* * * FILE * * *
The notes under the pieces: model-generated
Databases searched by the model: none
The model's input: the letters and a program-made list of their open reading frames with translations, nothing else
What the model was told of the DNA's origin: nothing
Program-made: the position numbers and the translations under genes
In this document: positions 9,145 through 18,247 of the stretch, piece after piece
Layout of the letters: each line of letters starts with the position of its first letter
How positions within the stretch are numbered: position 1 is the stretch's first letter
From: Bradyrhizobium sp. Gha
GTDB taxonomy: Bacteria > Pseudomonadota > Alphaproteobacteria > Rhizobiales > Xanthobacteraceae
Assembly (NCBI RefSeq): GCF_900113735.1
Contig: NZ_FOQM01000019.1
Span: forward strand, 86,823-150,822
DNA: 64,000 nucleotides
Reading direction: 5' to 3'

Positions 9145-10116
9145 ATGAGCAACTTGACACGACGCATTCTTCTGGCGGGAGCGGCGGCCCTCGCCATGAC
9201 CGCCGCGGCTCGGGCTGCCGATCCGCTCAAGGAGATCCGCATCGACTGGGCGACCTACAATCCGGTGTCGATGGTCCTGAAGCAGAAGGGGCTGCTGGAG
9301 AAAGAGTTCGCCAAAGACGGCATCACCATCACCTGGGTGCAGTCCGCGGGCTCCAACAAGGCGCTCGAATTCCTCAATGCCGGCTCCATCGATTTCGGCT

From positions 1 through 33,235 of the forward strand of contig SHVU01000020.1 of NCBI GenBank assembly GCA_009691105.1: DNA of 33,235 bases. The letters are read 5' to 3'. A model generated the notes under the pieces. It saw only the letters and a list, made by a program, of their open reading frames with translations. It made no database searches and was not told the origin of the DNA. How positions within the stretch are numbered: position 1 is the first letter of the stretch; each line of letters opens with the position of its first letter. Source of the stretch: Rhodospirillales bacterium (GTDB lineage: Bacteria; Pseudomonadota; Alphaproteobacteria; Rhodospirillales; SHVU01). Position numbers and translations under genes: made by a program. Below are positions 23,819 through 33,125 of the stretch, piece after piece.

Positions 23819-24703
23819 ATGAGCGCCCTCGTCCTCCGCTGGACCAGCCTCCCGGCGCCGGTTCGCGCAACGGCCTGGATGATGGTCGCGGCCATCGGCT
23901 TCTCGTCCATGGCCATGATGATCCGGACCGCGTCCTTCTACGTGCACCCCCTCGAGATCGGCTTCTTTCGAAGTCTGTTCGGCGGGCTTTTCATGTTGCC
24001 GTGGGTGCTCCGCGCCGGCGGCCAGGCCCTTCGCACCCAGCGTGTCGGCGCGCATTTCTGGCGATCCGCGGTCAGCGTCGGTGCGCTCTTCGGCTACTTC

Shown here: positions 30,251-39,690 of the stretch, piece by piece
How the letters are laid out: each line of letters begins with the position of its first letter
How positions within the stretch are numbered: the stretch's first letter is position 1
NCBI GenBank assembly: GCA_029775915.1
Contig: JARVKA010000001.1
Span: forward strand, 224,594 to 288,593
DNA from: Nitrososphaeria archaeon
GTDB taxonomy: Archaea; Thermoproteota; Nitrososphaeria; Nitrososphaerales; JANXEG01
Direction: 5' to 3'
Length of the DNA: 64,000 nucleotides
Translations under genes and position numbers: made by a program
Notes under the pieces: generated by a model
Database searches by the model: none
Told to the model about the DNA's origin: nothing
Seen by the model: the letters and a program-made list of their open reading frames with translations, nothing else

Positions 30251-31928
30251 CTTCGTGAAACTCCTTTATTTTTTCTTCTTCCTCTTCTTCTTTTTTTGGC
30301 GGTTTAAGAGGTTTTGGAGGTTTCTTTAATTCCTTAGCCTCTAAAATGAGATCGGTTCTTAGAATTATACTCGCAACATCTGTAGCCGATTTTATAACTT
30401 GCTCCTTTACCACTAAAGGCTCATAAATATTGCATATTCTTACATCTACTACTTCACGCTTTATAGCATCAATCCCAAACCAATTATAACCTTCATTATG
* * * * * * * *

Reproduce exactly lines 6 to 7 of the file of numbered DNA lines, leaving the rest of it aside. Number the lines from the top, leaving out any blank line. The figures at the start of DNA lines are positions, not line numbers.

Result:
In this document: positions 9,145 through 18,247 of the stretch, piece after piece
Layout of the letters: each line of letters starts with the position of its first letter